Johnson & Johnson said Wednesday that a batch of its key vaccine ingredient didn’t meet quality control standards at a Baltimore facility.
The issue will not affect the Biden administration’s timeline to have enough vaccine doses for the U.S. adult population by the end of May, two senior administration officials said.
The manufacturing issue was first reported Wednesday by The New York Times. Johnson & Johnson said in a statement that a batch of the active ingredient at Emergent BioSolutions in Baltimore “did not meet quality standards.”
“This batch was never advanced to the filling and finishing stages of our manufacturing process,” the statement read.
The doses available so far were made at a separate facility authorized by the Food and Drug Administration and were not affected by the issue at Emergent BioSolutions, the two senior administration officials said.
In an email, a spokeswoman for the FDA said: “FDA is aware of the situation, but we are unable to comment further. Questions about a firm’s manufacturing facilities should be directed to that firm.”
Reached for comment Wednesday night, Emergent BioSolutions referred NBC News to Johnson & Johnson.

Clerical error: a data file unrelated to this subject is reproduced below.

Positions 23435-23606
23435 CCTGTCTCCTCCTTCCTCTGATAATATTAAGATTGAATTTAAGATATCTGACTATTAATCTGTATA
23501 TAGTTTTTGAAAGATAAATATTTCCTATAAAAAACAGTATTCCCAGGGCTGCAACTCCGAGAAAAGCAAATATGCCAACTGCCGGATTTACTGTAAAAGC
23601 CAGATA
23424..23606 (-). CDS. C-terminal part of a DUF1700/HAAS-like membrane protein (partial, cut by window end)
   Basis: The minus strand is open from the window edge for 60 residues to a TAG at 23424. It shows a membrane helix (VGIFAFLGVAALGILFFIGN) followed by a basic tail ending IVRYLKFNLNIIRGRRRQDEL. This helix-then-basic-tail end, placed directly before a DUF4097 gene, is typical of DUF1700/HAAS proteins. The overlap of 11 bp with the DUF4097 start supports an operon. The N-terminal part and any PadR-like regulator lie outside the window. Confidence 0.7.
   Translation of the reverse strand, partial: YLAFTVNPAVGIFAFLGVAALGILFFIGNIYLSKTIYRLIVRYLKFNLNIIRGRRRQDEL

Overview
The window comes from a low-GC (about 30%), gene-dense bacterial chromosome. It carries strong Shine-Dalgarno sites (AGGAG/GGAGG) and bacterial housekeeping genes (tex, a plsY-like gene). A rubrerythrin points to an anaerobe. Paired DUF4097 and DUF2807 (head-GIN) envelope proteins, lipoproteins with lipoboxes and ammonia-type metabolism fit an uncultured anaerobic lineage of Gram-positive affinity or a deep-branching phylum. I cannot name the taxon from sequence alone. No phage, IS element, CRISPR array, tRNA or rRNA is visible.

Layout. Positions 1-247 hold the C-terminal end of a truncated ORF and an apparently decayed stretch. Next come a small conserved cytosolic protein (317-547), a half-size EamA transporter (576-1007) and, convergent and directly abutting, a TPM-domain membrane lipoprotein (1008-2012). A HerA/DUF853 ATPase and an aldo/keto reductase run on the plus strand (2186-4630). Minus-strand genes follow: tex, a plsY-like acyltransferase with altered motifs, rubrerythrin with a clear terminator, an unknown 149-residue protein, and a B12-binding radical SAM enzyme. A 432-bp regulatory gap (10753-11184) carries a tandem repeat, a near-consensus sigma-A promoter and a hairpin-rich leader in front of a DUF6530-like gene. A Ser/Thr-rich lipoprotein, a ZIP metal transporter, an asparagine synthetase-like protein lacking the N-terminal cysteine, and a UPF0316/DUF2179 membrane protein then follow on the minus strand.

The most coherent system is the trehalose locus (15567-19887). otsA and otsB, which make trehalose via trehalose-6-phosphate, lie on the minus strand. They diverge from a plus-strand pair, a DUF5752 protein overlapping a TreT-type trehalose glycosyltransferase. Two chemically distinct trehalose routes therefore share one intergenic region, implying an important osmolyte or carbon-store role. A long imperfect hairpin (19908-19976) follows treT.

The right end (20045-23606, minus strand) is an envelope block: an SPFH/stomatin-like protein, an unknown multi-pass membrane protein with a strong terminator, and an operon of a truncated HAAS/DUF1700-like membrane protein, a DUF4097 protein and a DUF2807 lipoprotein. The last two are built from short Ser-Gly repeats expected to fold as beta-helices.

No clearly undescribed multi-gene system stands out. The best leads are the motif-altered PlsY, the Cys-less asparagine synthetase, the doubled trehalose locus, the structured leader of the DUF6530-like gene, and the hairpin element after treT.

The company statement said Johnson & Johnson would provide “additional experts in manufacturing, technical operations and quality to be on-site at Emergent to supervise, direct and support all manufacturing” of its vaccine.
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Johnson & Johnson’s vaccine, made by the company’s Janssen subsidiary, was shown to be 86 percent effective in preventing severe forms of Covid-19, and it received emergency use authorization from the FDA in late February.
The company rolled out about 4 million doses immediately, but shipments have stalled since then.
Late Wednesday, Johnson & Johnson said it had met its “commitment to deliver enough single-shot vaccines by the end of March to enable the full vaccination of more than 20 million people in the United States.”
According to the Centers for Disease Control and Prevention, just over 6.7 million doses had been delivered by Wednesday evening. It is possible that the difference in the delivery numbers could be due to a lag in reporting to the CDC.
The company has also promised to deliver 100 million doses by the end of May.
Kristen Welker and Laura Strickler contributed.